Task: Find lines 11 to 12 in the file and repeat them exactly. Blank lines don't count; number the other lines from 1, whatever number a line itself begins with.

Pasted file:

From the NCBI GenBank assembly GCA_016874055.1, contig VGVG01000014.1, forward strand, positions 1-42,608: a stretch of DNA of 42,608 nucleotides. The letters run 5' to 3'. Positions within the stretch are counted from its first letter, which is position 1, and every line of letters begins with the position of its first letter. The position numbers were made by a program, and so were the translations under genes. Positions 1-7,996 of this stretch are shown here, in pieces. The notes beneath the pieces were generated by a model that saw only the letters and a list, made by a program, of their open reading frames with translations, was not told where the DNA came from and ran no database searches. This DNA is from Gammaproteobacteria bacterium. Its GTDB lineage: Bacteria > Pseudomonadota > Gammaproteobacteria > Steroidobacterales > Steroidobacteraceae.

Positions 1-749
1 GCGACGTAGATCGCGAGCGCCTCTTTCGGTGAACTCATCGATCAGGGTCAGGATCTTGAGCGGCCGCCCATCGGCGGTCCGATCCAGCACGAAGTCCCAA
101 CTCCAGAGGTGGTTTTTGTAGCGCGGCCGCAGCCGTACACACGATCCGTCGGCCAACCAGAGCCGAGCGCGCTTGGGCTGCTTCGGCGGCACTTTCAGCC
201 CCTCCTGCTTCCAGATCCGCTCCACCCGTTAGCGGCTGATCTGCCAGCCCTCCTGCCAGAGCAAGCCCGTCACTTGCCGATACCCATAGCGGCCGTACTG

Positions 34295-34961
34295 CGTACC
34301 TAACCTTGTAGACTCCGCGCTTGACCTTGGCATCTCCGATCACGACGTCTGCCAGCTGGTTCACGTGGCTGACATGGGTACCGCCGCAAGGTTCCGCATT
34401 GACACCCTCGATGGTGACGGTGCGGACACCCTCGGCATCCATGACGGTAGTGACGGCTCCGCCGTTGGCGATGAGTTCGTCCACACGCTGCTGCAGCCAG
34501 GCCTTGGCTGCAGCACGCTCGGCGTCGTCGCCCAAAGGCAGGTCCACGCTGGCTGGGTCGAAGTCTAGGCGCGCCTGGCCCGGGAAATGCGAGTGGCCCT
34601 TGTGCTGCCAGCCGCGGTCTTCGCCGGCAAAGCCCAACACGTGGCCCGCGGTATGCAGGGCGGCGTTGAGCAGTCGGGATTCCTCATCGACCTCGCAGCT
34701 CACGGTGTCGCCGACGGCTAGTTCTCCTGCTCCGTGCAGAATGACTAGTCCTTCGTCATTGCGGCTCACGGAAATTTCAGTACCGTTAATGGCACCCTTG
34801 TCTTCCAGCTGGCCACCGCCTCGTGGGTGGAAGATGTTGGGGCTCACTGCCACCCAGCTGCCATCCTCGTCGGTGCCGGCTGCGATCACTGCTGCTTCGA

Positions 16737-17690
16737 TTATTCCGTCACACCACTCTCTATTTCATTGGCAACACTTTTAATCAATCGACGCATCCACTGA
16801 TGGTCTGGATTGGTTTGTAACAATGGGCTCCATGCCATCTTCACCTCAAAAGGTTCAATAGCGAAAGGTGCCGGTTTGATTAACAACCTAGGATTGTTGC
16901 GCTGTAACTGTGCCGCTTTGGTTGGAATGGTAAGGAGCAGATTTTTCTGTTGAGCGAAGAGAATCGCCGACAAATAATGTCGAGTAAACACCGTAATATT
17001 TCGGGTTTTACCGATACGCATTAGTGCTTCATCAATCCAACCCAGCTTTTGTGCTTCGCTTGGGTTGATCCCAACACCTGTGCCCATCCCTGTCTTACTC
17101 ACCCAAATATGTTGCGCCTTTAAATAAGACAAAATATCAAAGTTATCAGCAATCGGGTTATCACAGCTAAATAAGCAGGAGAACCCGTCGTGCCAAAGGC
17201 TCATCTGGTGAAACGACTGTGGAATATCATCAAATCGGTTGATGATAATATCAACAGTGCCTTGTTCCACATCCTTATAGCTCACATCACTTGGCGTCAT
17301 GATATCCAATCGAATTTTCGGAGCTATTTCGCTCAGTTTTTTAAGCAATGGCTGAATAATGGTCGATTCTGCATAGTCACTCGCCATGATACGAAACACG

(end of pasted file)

34601 TGTGCTGCCAGCCGCGGTCTTCGCCGGCAAAGCCCAACACGTGGCCCGCGGTATGCAGGGCGGCGTTGAGCAGTCGGGATTCCTCATCGACCTCGCAGCT
34701 CACGGTGTCGCCGACGGCTAGTTCTCCTGCTCCGTGCAGAATGACTAGTCCTTCGTCATTGCGGCTCACGGAAATTTCAGTACCGTTAATGGCACCCTTG